Florida charter schools underfunded, Ball State U. study says
The push is on across the nation to expand charter school options for students as a way to improve public education.
Yet if history serves as a guide, the charter schools throughout the country are likely to get much less money per student than mainstream schools receive, according to a new Ball State University study called Charter School Funding: Inequity Persists.
Florida is part of the trend. The study's analysis of Florida charter school funding indicates that charter schools got $2,749 per student less, or 25.1 percent, in 2006-07. That's one of the biggest gaps among all states reviewed.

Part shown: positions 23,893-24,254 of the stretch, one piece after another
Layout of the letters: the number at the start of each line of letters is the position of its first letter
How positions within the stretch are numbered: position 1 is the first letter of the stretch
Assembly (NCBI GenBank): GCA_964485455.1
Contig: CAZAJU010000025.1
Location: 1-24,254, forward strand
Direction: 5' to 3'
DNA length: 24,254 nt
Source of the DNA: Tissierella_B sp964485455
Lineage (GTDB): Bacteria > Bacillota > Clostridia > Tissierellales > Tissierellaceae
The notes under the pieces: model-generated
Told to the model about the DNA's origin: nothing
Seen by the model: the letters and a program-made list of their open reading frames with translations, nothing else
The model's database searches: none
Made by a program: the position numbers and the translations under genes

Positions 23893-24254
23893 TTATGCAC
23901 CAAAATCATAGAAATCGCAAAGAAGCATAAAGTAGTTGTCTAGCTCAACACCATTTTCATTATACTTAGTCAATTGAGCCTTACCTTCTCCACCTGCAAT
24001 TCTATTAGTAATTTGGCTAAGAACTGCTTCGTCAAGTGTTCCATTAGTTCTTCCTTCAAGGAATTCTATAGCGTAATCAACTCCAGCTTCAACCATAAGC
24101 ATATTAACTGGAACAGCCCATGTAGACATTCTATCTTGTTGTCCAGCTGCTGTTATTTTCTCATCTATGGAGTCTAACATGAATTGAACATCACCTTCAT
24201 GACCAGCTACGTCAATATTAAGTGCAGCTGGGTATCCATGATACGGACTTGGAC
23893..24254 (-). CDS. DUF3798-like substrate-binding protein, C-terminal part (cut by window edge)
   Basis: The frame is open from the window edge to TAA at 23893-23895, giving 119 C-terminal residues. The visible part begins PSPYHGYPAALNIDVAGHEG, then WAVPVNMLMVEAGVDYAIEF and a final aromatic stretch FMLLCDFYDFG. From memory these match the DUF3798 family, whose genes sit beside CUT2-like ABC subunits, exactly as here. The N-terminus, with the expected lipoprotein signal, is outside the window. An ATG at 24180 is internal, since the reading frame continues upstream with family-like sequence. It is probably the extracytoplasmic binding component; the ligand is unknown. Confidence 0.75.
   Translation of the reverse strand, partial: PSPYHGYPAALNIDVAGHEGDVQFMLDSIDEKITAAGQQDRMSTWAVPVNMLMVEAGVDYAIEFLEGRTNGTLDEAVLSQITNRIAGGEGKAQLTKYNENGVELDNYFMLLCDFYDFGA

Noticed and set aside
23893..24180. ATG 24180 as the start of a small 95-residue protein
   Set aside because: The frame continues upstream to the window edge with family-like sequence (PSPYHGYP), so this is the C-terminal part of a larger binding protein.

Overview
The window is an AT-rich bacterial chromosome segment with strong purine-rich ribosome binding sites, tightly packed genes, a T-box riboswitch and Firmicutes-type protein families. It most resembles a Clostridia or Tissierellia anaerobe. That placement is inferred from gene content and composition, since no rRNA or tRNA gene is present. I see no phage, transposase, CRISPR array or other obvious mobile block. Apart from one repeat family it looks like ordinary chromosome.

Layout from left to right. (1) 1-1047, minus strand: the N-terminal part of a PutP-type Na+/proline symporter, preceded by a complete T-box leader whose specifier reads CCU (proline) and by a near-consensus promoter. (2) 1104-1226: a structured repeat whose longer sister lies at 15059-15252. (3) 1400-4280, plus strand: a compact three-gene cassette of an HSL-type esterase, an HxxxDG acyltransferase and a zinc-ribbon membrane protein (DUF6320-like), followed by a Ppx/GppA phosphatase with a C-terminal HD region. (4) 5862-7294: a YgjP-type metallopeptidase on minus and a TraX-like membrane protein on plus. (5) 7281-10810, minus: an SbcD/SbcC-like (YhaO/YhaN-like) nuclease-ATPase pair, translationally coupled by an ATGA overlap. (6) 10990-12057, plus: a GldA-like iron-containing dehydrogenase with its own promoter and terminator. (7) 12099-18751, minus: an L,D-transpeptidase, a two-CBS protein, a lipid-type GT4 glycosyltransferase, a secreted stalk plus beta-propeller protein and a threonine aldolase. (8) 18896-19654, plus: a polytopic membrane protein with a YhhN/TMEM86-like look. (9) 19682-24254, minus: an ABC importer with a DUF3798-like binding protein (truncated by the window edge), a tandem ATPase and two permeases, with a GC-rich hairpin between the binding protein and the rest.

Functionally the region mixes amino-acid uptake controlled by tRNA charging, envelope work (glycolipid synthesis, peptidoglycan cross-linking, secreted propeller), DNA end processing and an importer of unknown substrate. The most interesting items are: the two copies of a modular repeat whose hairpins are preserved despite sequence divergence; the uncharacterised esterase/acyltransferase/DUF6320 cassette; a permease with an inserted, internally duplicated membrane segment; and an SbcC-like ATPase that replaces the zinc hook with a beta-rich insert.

The report notes that Florida does not treat charter schools as separate districts, limiting their access to some federal funds. Florida also makes some state funding less available to charters than to regular schools.
The authors say this is a big problem:
"Charter schools have remained underfunded, and in some cases severely so, as compared to public school districts. The persistence of this fiscal inequity should be of major concern not only to charter school advocates, but to all educators, parents and citizens interested in the welfare of the children attending these schools."